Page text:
How has AD Hope used language to construct meaning in “Death of the Bird”?
In “Death of the Bird”, Death is the central image, projected from the numerous sensual metaphors used through the poem.
AD Hope uses the metaphorical journey or the last migration of the bird to represent death. Death is seen as the end of life, and there doesn’t seem to be a spiritual continuation. He also uses death to present the condition of existence for all living things. He also examines in a metaphorical way, the image of the bird & the human condition. AD Hope uses personification of the wind to imply that the bird is weak from age, and is no longer able to fly properly anymore. There is no more light for her, and in the grand scheme of history, vastness of all time, she is nothing but a speck on a map. She is simply insignificant.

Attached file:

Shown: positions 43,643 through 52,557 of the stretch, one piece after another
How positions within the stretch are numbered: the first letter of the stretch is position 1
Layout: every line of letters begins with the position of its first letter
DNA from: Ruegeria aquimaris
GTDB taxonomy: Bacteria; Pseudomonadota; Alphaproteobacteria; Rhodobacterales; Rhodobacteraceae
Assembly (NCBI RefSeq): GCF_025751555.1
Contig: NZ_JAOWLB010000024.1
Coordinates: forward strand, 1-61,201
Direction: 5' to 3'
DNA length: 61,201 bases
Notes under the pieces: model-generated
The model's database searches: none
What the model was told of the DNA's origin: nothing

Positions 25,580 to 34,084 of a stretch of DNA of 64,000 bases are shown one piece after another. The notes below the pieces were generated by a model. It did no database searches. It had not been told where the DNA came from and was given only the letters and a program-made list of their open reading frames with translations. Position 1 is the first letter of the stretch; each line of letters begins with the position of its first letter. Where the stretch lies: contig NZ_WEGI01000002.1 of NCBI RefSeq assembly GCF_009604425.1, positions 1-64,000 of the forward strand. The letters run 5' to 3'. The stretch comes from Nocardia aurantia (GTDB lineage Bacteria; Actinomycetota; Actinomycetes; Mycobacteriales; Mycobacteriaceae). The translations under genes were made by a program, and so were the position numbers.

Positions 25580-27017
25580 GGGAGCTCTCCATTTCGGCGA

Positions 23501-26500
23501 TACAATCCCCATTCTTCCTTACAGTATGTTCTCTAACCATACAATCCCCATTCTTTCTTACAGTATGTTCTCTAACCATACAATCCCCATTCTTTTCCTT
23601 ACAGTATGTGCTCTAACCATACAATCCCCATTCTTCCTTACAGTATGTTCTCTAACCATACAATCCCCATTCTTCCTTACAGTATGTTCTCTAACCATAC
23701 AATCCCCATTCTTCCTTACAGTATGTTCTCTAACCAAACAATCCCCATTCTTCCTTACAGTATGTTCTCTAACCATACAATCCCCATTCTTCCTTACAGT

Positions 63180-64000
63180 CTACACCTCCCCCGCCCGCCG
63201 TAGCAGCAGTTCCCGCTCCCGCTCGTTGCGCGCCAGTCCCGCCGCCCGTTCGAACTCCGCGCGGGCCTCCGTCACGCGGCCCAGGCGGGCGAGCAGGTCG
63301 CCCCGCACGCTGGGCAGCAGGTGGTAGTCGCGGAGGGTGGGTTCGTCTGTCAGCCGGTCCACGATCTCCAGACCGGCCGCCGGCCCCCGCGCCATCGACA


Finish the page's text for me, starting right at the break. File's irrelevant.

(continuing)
Not that this is the only reason people have taken this poem so much to heart. It is also a beautifully conceived poem, turning in every respect about its one central and immediately compelling symbol (another thing the poet admired about Yeats), and a deeply affective one, of a delicate yet remarkable creature called by instinct to make one last incredible journey to the other side of the world but becoming disoriented and falling to her death. An old shibboleth of criticism would say the reader is seduced deeply into the 'pathetic fallacy', feeling the bird's fate almost as if it were a human one, as indeed I think it also is. Consider the title. Not the death of a bird, but of the bird, as if to emphasise the bird as symbol. But for what, and of what kind? The bird, for example, is female, and deeply personified. Few who were there were surprised that Hope read this poem at the funeral of his wife of fifty years, Penelope, or at how deeply moving that reading was. As if she had been bird, but also as if the bird were somehow the bird in us. When we think that from the time of Coleridge's 'The Rime of the Ancient Mariner' the bird has also...